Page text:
Because of the dramatic potential for small scale biogas to immediately address life threatening challenges in waste management, sanitation and energy security, the US Embassy and the Iraqi Ministry of Science and Technology brought us to Baghdad and Erbil in Iraq last spring to work with engineers like Dhia Baiee and Taha Majeed from MOST, shown here, and engineers and humanitarian officers like Karin Mayer and Deputy Special Representative of the United Nations Secretary-General for Iraq, Ms. Jacqueline Badcock from UNAMI, the United Nations Assistance Mission in Iraq, to introduce rapid deployment food-waste fed biogas systems throughout the country based on the ARTI India and Puxin China models. With the expertise of our Iraqi colleagues, who had already been working with and proving the value of both wet-waste biogas and dry biomass gasification, confidence in the potential of the systems led to the insertion of this highly effective "low hanging fruit" solution into the worldwide "Greening the Blue" campaign of the United Nations, starting with builds we did at the UN compound in Baghdad.
This summer Insinkerator corporation sponsored my trip to the Puxin biogas company in Shenzhen China, whose products we had introduced to the Philippines and Iraq, and based on our experiences and needs in the field the inventor and engineers developed a new improved turnkey mold based biogas system for us to use in our Brazil favela sanitation improvement initiative and elsewhere. This system enables us to build 4, 6 or 10 cubic meter digester tanks with the same metal plates, used over and over again, for just the cost of cement and pipes. With this system we can rapidly replicate effective digesters throughout the poorest sections of Rio in time for the World Cup and Olympics.
In Rio, sponsored by Insinkerator, we are working with Architecture for Humanity, Catalytic Communities, Viva Rio and 4 favela communities to build and train others to build food and toilet waste Puxin systems that will turn the nightmare of garbage and raw sewage from a problem into a solution. We start this fall with an elementary school in Niteroi which will receive all the cooking fuel and some electricity for its 80 students from the cafeteria and bathrooms. Then we move on in our trainers of trainers model to a montane forest community like the one seen in the movie “Rio” , a coastal shantytown, and a congested urban slum that was once the site of drugs and crime, like the one featured in the movie “The Hulk”. Here we will prove the model of small scale urban biogas for the world, just in time for the world cup where the world will be watching. On Twitter we tweeted, "Something big and green is coming to the favelas of Rio to help everybody win as we prepare for the Olympics... and no, it is not the Hulk!"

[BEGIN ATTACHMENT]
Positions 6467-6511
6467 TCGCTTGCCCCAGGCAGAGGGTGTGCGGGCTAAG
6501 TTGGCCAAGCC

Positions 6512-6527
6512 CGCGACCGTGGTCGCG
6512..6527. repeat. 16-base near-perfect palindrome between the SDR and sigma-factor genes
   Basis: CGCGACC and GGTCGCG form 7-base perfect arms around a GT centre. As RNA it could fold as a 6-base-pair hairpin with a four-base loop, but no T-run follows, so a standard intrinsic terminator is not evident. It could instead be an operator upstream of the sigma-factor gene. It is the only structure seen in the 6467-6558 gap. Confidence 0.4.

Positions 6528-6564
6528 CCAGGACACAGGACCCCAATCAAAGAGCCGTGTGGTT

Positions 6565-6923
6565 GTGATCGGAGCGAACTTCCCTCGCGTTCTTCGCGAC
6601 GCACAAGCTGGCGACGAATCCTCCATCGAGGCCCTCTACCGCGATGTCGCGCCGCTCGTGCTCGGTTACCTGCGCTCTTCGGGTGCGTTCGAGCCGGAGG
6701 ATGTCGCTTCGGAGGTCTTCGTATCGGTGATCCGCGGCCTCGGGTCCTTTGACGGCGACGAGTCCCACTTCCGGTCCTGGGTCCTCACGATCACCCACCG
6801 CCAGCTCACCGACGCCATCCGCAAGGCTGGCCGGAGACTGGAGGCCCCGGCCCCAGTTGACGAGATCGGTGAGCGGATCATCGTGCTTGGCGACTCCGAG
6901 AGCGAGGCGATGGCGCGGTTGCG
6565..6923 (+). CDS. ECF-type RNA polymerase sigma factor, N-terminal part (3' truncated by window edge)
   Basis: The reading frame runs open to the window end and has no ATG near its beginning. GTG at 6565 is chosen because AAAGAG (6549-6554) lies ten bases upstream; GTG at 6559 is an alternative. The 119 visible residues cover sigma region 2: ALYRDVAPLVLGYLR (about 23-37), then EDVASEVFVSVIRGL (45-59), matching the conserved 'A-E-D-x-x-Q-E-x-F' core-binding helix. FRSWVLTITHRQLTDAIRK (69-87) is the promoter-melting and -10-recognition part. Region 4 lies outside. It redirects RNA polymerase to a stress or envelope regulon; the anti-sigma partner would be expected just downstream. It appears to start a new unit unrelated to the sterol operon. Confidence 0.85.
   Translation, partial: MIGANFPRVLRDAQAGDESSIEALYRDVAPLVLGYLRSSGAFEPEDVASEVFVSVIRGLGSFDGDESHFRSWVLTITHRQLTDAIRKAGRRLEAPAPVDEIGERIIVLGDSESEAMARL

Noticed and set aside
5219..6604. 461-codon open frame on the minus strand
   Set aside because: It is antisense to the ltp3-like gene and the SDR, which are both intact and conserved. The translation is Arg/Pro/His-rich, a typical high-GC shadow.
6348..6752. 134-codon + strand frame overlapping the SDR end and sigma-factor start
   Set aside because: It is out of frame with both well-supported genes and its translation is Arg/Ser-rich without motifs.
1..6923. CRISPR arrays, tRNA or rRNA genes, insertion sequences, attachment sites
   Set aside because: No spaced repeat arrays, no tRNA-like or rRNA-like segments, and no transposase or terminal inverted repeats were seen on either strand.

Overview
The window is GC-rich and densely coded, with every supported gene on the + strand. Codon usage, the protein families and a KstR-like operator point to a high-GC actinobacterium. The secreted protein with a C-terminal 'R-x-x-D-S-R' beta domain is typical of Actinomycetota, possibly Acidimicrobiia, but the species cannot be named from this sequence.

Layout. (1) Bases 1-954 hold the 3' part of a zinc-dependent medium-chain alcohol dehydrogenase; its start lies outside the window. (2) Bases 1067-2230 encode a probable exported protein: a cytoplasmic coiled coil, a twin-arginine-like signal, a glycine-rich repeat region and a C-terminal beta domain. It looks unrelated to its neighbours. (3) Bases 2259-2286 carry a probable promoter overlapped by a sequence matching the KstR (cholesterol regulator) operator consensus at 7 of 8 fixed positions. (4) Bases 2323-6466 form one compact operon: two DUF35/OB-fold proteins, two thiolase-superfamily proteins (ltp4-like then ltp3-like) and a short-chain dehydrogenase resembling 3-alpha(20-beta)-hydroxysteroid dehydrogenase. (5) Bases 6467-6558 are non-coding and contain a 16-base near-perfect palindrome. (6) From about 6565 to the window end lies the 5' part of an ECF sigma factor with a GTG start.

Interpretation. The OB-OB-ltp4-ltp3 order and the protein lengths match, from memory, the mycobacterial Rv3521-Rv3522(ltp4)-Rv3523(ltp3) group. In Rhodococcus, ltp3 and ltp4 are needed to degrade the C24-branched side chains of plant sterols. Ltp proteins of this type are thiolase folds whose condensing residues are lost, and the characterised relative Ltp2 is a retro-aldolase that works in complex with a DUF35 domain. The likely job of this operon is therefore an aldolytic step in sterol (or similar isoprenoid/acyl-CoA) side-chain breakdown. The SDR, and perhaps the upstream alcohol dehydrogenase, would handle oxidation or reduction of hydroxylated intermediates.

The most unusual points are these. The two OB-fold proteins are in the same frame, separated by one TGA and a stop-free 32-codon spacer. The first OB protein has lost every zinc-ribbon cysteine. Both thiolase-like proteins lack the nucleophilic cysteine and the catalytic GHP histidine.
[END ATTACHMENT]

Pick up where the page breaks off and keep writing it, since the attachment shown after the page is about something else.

To make this a reality of course, we need food waste grinders to be the teeth and jaws of our new Elephant-sized biodigesters. And in true Emerson solutions fashion, we were blessed to have Julio Porta (gerente de desenvolvimento de negócios da InSinkErator no Brasil) volunteer his time and fly all the way down from Emerson in Sao Paulo to Rio and spend all day with us, not just hand delivering Brazilian Insinkerators as gifts for our partners, which would have been gift enough, but engaging in a thorough training presentation in Portuguese for all stakeholders AND actually working with us through the night to build a functioning mini-biodigester for the day-care center whose owners donated the land for the elementary school where we will build the big biogas tanks. This is the kind of commitment to excellence, quality and social welfare that makes the Emerson/Insinkerator team stand out in the world.
Finally, in that same spirit, Insinkerator engineers led by Dane Hofmeister and Don Gapko worked over time for our relief effort and invented this extraordinary bicycle powered insinkerator for our work in parts of Brazil and Africa and the Middle East and other regions where electric power is in short supply. This is the most ecologically sustainable, green food grinding technology in the world. We are now experimenting with this great new appropriate technology -- a true case of “Design for the Other 90%” -- trying out the prototypes with our digesters at Mercy College in New York. We will be field testing them in Brazil this spring.
So when I go around the world telling people that we really can “grind virtually any kind of food waste into an unending supply of electrical power for a city, or cooking fuel for a village” and they say “but it’s never been done before” I can say with complete confidence that, thanks to this wonderful partnership with Emerson/Insinkerator, “Consider it Solved!”